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Pinpointing Key Turning Points in ETFs
01/28/2014 6:00 am EST
With ETFs available for almost every financial niche imaginable, more and more traders are looking to technical analysis tools to help them trade the ETF universe, writes Cory Mitchell of ETFdb.com and VantagePointTrading.com.
The Fibonacci extension tool is available on most trading platforms and can help ETF traders establish profit targets and isolate potential price reversal areas. Like any indicator, it shouldn’t be used in isolation, but is a valuable tool for providing an overall context of where an ETF may be going.
Fibonacci Extension Tool
There is often a mathematical relationship between one price wave and the waves that follow it. This relationship is based on the ”golden ratio” and related Fibonacci numbers that are found throughout the natural world including galaxy formations, plant growth, and even man-made financial markets. The Fibonacci extension indicator plots the most common mathematical relationships, producing a predictive technical indicator.
The Fibonacci extension tool is drawn over one wave of price to provide estimates on where the next price wave will go. The most watched Fibonacci extension levels are: 61.8%, 100%, 138.2%, 161.8%, 200%, 238.2%, 261.8%.
The tool utilizes three price points. In an uptrend, the first point is placed at the former swing low, the second point at the recent swing high, and the third point goes at the most recent swing low. The recent swing low may need to be adjusted several times in real-time until the price begins to move higher and the low is established.
The tool then plots the levels based on the prices used. Notice how the SPDR S&P 500 (SPY) comes very close to the 61.8% level in Figure 1 and then begins a pullback. In this case, a profit target could have been placed at 61.8% to avoid holding through another pullback.
By default, most trading platforms show additional Fibonacci extension levels, such as 78.6% and 178.6%. You may opt to keep these levels, as the price will occasionally stall at these levels as well, but the chart will become cluttered. Add Fibonacci levels, or delete less important Fibonacci levels, by entering the tools properties, making the adjustments and then saving the changes made.
Interpreting Fibonacci Extensions
Typically, the price of an ETF will move to one of the extension levels, and then experience a consolidation or pullback. A pullback doesn’t indicate an overall trend reversal, just that a short-term consolidation or move against the trend is occurring. Only price and trend analysis can determine if the trend is reversing, as explained here: How to Take Profits and Cut Losses.
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The Fibonacci area where the price stops will depend on the strength of the trend. During a weak uptrend the price will barely make it past the former high, so the price is likely to stop near the 61.8% or 100% level. If the trend is very strong and surging past the former high, it’s more likely to run to the 161.8% or even 200% level.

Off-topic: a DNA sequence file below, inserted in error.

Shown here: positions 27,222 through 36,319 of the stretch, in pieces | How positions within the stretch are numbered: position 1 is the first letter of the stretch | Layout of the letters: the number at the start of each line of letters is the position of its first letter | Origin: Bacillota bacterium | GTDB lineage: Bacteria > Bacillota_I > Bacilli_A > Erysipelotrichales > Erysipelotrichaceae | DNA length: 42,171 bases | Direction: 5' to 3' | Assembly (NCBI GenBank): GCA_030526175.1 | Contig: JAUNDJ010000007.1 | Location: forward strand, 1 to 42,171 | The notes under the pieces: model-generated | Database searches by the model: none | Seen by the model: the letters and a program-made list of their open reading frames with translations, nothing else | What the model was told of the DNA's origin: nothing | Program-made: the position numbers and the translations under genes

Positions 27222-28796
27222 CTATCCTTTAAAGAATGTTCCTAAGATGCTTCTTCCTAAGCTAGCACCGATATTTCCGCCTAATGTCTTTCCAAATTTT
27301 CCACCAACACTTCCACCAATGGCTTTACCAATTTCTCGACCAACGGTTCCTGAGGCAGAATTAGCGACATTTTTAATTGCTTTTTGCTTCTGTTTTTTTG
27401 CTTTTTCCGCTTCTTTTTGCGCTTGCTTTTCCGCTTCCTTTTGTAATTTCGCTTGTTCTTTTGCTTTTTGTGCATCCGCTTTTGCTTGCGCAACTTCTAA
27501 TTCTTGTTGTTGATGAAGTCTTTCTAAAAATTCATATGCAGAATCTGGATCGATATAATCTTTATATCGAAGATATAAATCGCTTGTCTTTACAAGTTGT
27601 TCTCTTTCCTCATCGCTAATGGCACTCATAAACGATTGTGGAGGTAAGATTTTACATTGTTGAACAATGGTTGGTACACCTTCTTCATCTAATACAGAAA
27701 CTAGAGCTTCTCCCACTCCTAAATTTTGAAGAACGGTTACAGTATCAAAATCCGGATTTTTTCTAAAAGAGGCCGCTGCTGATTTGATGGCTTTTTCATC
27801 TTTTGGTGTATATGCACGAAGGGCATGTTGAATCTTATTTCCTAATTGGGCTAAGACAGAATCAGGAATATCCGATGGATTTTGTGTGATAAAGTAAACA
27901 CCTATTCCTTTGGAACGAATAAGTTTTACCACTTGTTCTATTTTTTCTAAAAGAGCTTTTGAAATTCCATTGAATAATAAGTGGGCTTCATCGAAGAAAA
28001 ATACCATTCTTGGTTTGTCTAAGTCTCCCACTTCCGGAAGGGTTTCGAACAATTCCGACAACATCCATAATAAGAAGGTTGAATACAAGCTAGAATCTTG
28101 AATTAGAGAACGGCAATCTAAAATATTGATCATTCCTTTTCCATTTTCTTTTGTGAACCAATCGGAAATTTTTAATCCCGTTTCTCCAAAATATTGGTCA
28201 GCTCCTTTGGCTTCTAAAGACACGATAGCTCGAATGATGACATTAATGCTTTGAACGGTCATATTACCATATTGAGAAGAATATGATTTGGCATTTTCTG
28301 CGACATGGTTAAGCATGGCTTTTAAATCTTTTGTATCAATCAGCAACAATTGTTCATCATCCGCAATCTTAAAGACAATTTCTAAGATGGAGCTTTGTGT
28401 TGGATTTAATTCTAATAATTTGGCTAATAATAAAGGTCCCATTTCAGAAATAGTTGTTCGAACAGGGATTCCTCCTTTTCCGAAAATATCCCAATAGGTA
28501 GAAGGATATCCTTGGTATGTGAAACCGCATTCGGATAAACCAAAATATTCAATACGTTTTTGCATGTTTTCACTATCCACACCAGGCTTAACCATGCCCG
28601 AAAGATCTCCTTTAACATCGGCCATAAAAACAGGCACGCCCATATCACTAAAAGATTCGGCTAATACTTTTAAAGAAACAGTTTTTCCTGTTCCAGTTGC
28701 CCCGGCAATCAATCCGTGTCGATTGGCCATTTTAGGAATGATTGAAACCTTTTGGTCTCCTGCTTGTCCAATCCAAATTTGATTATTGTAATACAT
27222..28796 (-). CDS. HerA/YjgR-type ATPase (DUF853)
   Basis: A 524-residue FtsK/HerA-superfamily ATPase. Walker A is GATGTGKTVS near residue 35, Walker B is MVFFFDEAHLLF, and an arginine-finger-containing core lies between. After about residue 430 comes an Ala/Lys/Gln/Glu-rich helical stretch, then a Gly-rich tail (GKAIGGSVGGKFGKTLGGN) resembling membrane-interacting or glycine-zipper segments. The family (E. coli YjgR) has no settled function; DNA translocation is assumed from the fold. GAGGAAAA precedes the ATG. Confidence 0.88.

Once a reversal occurs, another Fibonacci extension tool can be drawn to project the next price wave. Figure 2 is the same chart as Figure 1, except a Fibonacci tool has been applied to the wave prior as well.
Notice how the first wave drawn respects the 100% level, and the latter wave higher respects its own 61.8% level, and the 100% level of the former wave. When two Fibonacci levels from different waves are very close to each other, this is called a cluster, and is likely to be an important area [see 5 Most Important Chart Patterns For ETF Traders].
Figure 3 shows the Fibonacci Extension tool applied to a downtrend in the ProShares Short Russell 2000 (RWM). The price consolidates or pulls back when it reaches a Fibonacci cluster – price areas where two or more Fibonacci extension levels occur.
If the chart becomes too cluttered, delete older Fibonacci extension levels that occurred more than two waves ago.
Ideally, Fibonacci extensions are used to trade with the trend, with the levels used as potential exit points or to indicate where a consolidation or pullback is likely to occur. Avoid trading against the trend, assuming these levels will stop the trend. For example, during a downtrend—such as in Figure 3—going long at one of the Fibonacci levels expecting a move higher is a low probability trade. There is no assurance price will stop at a Fibonacci level and reverse; the price could also very well continue to run through one level toward the next.
The Bottom Line
Fibonacci extensions can be applied to any timeframe, from monthly charts down to one-minute charts. Apply the tool to price waves in order to project where future price waves could go and recognize that clusters of Fibonacci levels indicate a price area that is especially significant. Most importantly, investors need to remember that there is no assurance that the price will make it to a target level or that the price will stop there. Therefore, it would be most prudent not to rely on the Fibonacci extensions in isolation, but rather as part of a complete trading plan.
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